About 1.2 billion people are at risk from desertification as deserts expand and degraded dry lands cover close to a third of the world's land surface area, the United Nations estimates. Here are five facts about the phenomenon of encroaching desert lands.

- Desertification is not new. The Sumerian and Babylonian empires are among several ancient civilisations thought to have declined more rapidly after their agricultural output fell because of prolonged desiccation and water scarcity.

- Deserts expand naturally, but "desertification" is a different process where land in arid, semi-dry areas becomes degraded, soil loses its productivity and vegetation thins because of human activities and/or prolonged droughts/floods.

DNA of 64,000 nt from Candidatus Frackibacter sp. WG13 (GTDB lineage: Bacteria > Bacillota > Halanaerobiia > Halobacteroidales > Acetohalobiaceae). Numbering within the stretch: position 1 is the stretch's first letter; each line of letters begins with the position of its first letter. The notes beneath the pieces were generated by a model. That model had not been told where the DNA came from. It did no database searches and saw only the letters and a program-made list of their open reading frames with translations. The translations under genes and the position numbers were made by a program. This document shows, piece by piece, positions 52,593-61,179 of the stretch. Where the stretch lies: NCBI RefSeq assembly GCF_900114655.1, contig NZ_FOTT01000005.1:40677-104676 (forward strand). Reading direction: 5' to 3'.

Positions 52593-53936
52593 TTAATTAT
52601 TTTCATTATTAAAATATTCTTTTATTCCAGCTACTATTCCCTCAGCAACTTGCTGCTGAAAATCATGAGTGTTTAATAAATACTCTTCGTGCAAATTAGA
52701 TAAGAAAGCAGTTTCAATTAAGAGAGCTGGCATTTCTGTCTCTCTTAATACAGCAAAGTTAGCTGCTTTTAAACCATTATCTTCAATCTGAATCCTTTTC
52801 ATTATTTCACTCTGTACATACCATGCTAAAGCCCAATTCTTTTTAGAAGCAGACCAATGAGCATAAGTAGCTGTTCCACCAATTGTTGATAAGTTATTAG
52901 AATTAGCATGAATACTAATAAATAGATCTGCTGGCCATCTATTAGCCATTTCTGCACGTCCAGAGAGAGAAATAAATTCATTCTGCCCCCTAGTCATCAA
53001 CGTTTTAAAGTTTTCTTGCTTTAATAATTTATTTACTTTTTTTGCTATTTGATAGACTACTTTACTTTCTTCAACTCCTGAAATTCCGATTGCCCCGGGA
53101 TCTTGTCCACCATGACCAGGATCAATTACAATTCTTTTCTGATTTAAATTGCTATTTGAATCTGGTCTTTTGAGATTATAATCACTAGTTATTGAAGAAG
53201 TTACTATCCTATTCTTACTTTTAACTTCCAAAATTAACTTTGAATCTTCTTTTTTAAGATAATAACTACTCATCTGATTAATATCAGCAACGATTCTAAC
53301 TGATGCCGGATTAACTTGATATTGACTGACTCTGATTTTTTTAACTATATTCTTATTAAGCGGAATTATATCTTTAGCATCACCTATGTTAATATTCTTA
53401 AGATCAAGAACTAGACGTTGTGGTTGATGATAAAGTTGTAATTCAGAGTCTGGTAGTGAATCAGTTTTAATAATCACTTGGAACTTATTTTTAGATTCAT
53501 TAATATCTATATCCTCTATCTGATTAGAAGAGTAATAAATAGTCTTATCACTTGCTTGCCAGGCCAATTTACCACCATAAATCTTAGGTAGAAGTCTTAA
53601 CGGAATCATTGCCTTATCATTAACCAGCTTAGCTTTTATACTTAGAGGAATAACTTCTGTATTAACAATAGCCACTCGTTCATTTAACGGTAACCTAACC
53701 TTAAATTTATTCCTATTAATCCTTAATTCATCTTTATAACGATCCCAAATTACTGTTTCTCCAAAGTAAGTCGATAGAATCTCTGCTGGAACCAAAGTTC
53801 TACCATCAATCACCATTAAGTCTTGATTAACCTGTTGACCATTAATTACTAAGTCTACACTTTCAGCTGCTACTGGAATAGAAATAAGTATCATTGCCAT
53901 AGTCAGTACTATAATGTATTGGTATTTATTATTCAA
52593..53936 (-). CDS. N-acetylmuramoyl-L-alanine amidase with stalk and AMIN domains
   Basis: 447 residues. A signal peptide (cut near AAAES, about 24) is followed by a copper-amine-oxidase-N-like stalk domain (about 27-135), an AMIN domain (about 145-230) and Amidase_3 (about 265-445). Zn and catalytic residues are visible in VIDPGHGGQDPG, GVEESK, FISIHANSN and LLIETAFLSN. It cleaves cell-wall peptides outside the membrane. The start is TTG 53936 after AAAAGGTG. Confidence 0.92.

- The destruction wrought by spreading deserts grabbed global attention in 1968, nine years before the United Nations held its first conference on the issue. Some 250,000 people and millions of domestic animals died over a six-year period of severe drought in west Africa's sub-Saharan Sahel region, that hit Mauritania, Senegal, Mali, Burkina Faso, Niger, and Chad.

- Globally, the rate of desertification is speeding up, the UN Environment Programme (UNEP) says. Africa is the worst affected continent; with two-thirds of its land either desert or drylands. Almost a third of land in the US is affected by desertification; and one quarter of Latin America and the Caribbean, and one fifth of Spain.

- Desertification is mainly a problem of sustainable development. Its causes include over-cropping, over-grazing, improper irrigation practices, and deforestation. Poor land management practices such as these often stem from the socioeconomic conditions in which the farmers live, and can be prevented.


Sources: Reuters, United Nations Convention to Combat Desertification (www.unccd.int)

http://www.iol.co.za/index.php?click_id=31&set_id=1&art_id=nw20071008120155783C548054
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An open-minded view of the past allows for an unprejudiced glimpse into the future.